Exploring the Links Between Human Movement, Biomechanics & Gait
Do you treat runners? Do you treat folks with knee pain? Patellar tracking issues? Do you treat the quadriceps? Do you realize that the vastus lateralis, in closed chain, is actually an INTERNAL rotator of the thigh (not a typo), and many folks have a loss of internal rotation of the hip? Do you give them “IT band stretches” to perform?
In this short video, Dr Ivo demonstrates some needling techniques for the quads and offers some (entertaining) clinical commentary on the IT band. A definite view for those of you who have needling in their clinical tool box.
We had a great PODcast in the studio last Friday, talking about tendon vascularity and compression vs tension therapies for tendinopathies.
Here is a great FULL TEXT article on tendon vascularity that can serve as a catalyst for designing your treatment programs
“Conclusions Neovascularization is critical to tissue repair and wound healing. Therefore, strategies to enhance vascularization to promote regeneration are considered promising treatment modalities, i.e., the use of platelet rich plasma (PRP) to restore functional bone (Zhang et al., 2013) or skin (Kakudo et al., 2011). However, in acute or chronic tendon injuries hypervascularity often does not pave the way to functional recovery of the tissue. Therefore, to overcome the limited intrinsic regeneration capacity of tendon and to achieve scarless healing will most likely require a balanced manipulation of the angiogenic response in tendon tissue. For a variety of treatment methods, such as the use of PRP, the availability of clinical data is limited, due to heterogeneity in application (Khan and Bedi, 2015). In order to develop rational strategies to achieve a well-balanced angiogenic response following tendon injury, we need a thorough understanding of the molecular and cellular networks driving tendon vascularization and regeneration—a challenge for years to come.”
Taking advantage of the stretch reflex and reciprocal inhibition; or the “reverse stretch”
Reciprocal inhibition is a topic we have spoken about before on the blog (see here). The diagram above sums it up nicely. Note the direct connection from the spindle to the alpha motor neuron, which is via a Ia afferent fiber. When the spindle is stretched, and the pathway is intact, the uscle will contract. What kind of stimulus affects the spindle? A simple “stretch” is all it takes. Remember spindles respond to changes in length. So what happens when you do a nice, slow stretch? You activate the spindle, which activates the alpha motor neuron. If you stretch long enough, you may fatigue the reflex. So why do we give folks long, slow stretches to perform? Certainly not to “relax” the muscle!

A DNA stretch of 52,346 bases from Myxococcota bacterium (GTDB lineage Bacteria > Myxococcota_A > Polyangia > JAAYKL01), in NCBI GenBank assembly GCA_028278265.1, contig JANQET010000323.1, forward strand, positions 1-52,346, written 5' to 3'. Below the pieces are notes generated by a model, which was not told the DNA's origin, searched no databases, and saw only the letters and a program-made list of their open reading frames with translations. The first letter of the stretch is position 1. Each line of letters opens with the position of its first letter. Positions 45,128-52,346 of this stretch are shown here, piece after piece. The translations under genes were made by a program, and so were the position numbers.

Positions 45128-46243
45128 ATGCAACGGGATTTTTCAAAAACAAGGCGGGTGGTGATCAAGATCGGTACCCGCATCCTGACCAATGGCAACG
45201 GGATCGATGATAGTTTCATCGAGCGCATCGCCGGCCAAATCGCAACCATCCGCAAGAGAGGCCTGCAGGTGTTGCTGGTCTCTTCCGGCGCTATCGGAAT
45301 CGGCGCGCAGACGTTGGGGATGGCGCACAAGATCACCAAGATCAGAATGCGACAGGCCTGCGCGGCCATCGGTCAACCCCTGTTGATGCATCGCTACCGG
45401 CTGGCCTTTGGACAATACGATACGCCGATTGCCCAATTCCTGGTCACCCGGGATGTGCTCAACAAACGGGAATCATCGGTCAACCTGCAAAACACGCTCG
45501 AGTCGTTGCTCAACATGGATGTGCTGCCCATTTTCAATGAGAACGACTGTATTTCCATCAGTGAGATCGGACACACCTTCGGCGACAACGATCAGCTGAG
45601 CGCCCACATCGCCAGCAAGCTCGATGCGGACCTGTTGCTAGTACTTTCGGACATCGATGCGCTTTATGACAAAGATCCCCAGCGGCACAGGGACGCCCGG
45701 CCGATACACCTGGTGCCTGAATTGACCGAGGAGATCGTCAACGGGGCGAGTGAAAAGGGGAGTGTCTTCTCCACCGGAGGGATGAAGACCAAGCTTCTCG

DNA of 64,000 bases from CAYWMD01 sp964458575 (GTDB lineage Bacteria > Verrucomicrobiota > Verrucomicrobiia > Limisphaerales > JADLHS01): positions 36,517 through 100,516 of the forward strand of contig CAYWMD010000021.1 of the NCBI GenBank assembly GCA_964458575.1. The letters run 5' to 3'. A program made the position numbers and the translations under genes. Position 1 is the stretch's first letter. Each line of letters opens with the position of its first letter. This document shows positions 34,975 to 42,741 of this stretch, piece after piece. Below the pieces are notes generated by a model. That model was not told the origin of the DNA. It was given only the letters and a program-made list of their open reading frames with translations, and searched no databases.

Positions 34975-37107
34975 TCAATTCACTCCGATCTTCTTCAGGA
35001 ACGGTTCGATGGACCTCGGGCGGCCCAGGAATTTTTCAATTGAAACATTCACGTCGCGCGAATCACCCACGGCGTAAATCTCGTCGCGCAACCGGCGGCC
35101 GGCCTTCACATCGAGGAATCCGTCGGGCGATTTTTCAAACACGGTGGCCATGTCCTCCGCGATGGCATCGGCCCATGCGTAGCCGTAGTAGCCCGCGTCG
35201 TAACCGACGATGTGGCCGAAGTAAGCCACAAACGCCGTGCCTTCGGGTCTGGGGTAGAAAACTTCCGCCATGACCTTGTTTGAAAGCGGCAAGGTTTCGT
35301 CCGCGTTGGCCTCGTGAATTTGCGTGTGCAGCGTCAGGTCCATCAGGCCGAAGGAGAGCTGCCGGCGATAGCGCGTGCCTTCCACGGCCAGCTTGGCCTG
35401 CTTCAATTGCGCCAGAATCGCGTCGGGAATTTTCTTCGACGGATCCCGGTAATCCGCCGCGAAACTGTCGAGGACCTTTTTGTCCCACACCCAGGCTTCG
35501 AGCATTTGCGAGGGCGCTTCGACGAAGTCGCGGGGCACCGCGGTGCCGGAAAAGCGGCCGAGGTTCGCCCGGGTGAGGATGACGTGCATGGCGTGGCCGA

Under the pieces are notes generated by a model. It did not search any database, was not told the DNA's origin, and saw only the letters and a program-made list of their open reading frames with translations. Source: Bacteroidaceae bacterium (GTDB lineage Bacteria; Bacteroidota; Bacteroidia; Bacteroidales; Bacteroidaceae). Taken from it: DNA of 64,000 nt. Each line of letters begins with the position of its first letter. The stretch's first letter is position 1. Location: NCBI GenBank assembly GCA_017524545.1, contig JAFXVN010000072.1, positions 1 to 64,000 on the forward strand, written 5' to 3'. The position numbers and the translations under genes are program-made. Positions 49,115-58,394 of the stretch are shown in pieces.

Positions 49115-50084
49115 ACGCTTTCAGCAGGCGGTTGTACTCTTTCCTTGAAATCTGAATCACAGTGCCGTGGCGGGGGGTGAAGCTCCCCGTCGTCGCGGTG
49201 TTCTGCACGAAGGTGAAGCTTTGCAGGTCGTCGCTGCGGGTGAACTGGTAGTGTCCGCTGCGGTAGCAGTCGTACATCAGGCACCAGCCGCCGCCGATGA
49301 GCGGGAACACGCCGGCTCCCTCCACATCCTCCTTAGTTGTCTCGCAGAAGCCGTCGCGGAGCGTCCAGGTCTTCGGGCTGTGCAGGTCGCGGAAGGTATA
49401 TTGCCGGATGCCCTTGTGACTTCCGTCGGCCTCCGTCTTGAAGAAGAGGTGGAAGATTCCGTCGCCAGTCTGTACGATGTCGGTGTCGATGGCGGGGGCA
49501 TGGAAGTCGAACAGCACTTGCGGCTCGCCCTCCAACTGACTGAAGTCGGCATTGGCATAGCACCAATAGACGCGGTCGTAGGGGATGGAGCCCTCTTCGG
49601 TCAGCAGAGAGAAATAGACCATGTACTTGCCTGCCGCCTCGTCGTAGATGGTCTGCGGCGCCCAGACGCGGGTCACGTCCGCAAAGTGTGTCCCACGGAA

How can we “use” this reflex? How about to activate a weak or lengthened muscle? Good call.
Did you notice the other neuron in the picture? There is an axon collateral coming off the Ia afferent that goes to an inhibitory interneuron, which, in turn, inhibits the antagonist of what you just stretched or activated. So if you acitvate one muscle, you inhibit its antagonist, provided there are not too many other things acting on that inhibitory interneuron that may be inhibiting its activity. Yes, you can inhibit something that inhibits, which means you would essentially be exciting it. This is probably one of the many mechanisms that explain spasticity/hypertonicity
How can we use this? How about to inhibit a hypertonic muscle?
Lets take a common example: You have hypertonic hip flexors. You are reciprocally inhibiting your glute max. You stretch the hypertonic hip flexors, they become more hypertonic (but it feels so good, doesn’t it?) and subsequently inhibit the glute max more. Hmm. Not the clinical result you were hoping for?
How about this: you apply slow stretch to the glutes (ie “reverse stretch”) and apply pressure to the perimeter, both of which activate the spindle and make the glutes contract more. This causes the reciprocal inhibition of the hip flexors. Cool, eh? Now lightly contract the glutes while you are applying a slow stretch to them; even MORE slow stretch; even MORE activation. Double cool, eh?
Try this on yourself. Now go try it on your clients and patients. Teach others. Spread the word.
Reciprocal Inhibition anyone? Thanks to The Manual Therapist (Erson Religioso) for this great post.
What they are doing here is taking advantage of what Sherrington know many years ago. Activating a muscle (agonist for a movement) will inhibit the muscle with the opposite action (antagonist for a movement), through a disynaptic, post synaptic pathway. It is a great way to gain additional movement and remove or reduce muscular inhibition. Try it!
Yes, we know it was surface emg; yes we know they are not necessarily testing functional movements. The EMG does not lie and offers objective data. Note that the one graph is labelled wrong and is the G max, not medius.
Kristen Boren, DPT,1 Cara Conrey, DPT,1 Jennifer Le Coguic, DPT,1 Lindsey Paprocki, DPT,1 Michael Voight, PT, DHSc, SCS, OCS, ATC, CSCS,1 and T. Kevin Robinson, PT, DSc, OCS1 ELECTROMYOGRAPHIC ANALYSIS OF GLUTEUS MEDIUS AND GLUTEUS MAXIMUS DURING REHABILITATION EXERCISES Int J Sports Phys Ther. 2011 Sep; 6(3): 206–223.
For clinicians and some die hard foot geeks, we often like to keep things objective. What could be more objective than an angular measurement? A few important measurements when examining or radiographing feet can give us information about clinical decision making (not that we suggest radiographs for mensuration purposes unless you are a surgeon, but when they are already available, why not put them to good use ?). When things fall outside the accepted range, or appear to be heading that way, these numbers can help guide us when to intervene.